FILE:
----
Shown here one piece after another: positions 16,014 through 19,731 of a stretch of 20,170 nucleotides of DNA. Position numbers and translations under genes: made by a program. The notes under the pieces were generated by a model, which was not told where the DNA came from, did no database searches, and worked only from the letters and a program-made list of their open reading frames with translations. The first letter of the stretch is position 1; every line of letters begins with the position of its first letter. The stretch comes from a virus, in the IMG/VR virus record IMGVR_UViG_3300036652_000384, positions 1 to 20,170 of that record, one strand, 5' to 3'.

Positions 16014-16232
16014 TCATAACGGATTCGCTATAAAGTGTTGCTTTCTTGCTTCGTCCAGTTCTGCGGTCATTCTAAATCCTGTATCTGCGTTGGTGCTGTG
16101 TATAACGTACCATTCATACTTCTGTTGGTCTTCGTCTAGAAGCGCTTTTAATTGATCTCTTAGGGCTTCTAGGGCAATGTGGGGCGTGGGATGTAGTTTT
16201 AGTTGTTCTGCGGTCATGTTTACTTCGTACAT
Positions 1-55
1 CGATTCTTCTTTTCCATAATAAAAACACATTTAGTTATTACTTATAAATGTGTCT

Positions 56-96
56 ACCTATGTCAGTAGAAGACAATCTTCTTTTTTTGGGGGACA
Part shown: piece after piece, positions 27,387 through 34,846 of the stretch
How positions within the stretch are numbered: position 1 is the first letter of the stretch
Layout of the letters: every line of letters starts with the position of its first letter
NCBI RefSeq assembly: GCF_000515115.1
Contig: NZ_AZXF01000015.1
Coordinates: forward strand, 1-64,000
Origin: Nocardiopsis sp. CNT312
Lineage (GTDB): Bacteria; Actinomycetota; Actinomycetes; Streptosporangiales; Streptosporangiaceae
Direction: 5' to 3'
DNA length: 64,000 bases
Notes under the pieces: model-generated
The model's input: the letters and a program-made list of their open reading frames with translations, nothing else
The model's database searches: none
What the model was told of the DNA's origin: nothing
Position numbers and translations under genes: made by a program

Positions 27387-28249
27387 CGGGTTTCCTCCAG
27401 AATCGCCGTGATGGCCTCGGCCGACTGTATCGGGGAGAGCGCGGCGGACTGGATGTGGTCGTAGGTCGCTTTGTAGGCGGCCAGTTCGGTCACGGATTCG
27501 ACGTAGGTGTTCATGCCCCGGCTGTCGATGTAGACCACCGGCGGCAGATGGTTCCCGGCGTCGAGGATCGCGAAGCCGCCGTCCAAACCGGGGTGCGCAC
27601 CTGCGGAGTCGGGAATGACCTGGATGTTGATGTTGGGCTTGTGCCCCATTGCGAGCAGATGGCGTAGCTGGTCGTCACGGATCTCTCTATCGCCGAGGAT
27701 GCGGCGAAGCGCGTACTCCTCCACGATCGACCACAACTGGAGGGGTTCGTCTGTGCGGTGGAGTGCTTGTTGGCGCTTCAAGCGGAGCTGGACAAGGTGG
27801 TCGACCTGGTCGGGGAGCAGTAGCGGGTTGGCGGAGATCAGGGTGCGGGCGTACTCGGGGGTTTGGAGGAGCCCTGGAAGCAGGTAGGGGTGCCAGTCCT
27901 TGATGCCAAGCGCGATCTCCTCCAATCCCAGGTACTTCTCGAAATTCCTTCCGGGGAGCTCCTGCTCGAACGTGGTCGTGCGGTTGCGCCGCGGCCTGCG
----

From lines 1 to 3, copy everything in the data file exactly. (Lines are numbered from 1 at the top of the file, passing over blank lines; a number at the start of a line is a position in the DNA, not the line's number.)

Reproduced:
Shown here one piece after another: positions 16,014 through 19,731 of a stretch of 20,170 nucleotides of DNA. Position numbers and translations under genes: made by a program. The notes under the pieces were generated by a model, which was not told where the DNA came from, did no database searches, and worked only from the letters and a program-made list of their open reading frames with translations. The first letter of the stretch is position 1; every line of letters begins with the position of its first letter. The stretch comes from a virus, in the IMG/VR virus record IMGVR_UViG_3300036652_000384, positions 1 to 20,170 of that record, one strand, 5' to 3'.

Positions 16014-16232
16014 TCATAACGGATTCGCTATAAAGTGTTGCTTTCTTGCTTCGTCCAGTTCTGCGGTCATTCTAAATCCTGTATCTGCGTTGGTGCTGTG